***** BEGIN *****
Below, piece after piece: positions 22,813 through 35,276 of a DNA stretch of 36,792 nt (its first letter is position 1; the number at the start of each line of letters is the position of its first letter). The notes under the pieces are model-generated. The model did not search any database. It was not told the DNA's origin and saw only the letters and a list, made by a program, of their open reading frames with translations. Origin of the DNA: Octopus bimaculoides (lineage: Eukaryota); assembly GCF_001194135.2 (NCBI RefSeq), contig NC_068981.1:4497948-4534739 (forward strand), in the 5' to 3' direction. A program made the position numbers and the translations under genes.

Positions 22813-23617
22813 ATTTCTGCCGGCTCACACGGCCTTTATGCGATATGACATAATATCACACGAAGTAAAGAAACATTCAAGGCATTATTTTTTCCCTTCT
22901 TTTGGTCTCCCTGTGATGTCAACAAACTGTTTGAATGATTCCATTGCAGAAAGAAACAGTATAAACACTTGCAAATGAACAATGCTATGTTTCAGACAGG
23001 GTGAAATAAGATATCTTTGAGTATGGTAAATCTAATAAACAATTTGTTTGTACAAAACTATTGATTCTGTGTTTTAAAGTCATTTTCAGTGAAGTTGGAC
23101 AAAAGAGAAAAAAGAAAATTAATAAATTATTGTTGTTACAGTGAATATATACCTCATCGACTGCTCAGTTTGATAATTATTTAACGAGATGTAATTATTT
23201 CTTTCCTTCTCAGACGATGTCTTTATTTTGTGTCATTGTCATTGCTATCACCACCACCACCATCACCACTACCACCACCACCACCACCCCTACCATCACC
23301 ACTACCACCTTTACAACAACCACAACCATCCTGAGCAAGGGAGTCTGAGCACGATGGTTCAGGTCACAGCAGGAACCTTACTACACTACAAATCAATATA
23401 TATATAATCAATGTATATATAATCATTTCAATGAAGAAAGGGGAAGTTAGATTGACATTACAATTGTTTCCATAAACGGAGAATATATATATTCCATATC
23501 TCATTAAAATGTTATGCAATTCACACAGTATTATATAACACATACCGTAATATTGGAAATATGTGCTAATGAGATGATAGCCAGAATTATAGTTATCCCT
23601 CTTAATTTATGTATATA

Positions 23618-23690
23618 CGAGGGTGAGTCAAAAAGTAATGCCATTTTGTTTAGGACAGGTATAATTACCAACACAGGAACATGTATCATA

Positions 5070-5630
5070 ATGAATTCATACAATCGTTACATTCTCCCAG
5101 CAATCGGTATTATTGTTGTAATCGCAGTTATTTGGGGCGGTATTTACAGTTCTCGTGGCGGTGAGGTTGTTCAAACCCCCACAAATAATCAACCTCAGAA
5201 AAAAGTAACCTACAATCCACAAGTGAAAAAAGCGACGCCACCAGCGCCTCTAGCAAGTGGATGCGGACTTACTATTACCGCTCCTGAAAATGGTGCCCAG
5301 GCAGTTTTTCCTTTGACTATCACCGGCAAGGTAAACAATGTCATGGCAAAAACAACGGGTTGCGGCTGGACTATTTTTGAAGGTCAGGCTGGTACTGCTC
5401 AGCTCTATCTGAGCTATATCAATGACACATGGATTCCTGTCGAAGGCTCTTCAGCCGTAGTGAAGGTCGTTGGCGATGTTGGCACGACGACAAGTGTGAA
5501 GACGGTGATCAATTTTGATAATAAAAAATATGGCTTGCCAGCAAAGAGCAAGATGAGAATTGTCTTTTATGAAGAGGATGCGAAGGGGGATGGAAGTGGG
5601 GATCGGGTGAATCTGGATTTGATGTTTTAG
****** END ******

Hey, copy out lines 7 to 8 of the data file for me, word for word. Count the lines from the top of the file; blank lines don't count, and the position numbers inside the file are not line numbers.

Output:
23201 CTTTCCTTCTCAGACGATGTCTTTATTTTGTGTCATTGTCATTGCTATCACCACCACCACCATCACCACTACCACCACCACCACCACCCCTACCATCACC
23301 ACTACCACCTTTACAACAACCACAACCATCCTGAGCAAGGGAGTCTGAGCACGATGGTTCAGGTCACAGCAGGAACCTTACTACACTACAAATCAATATA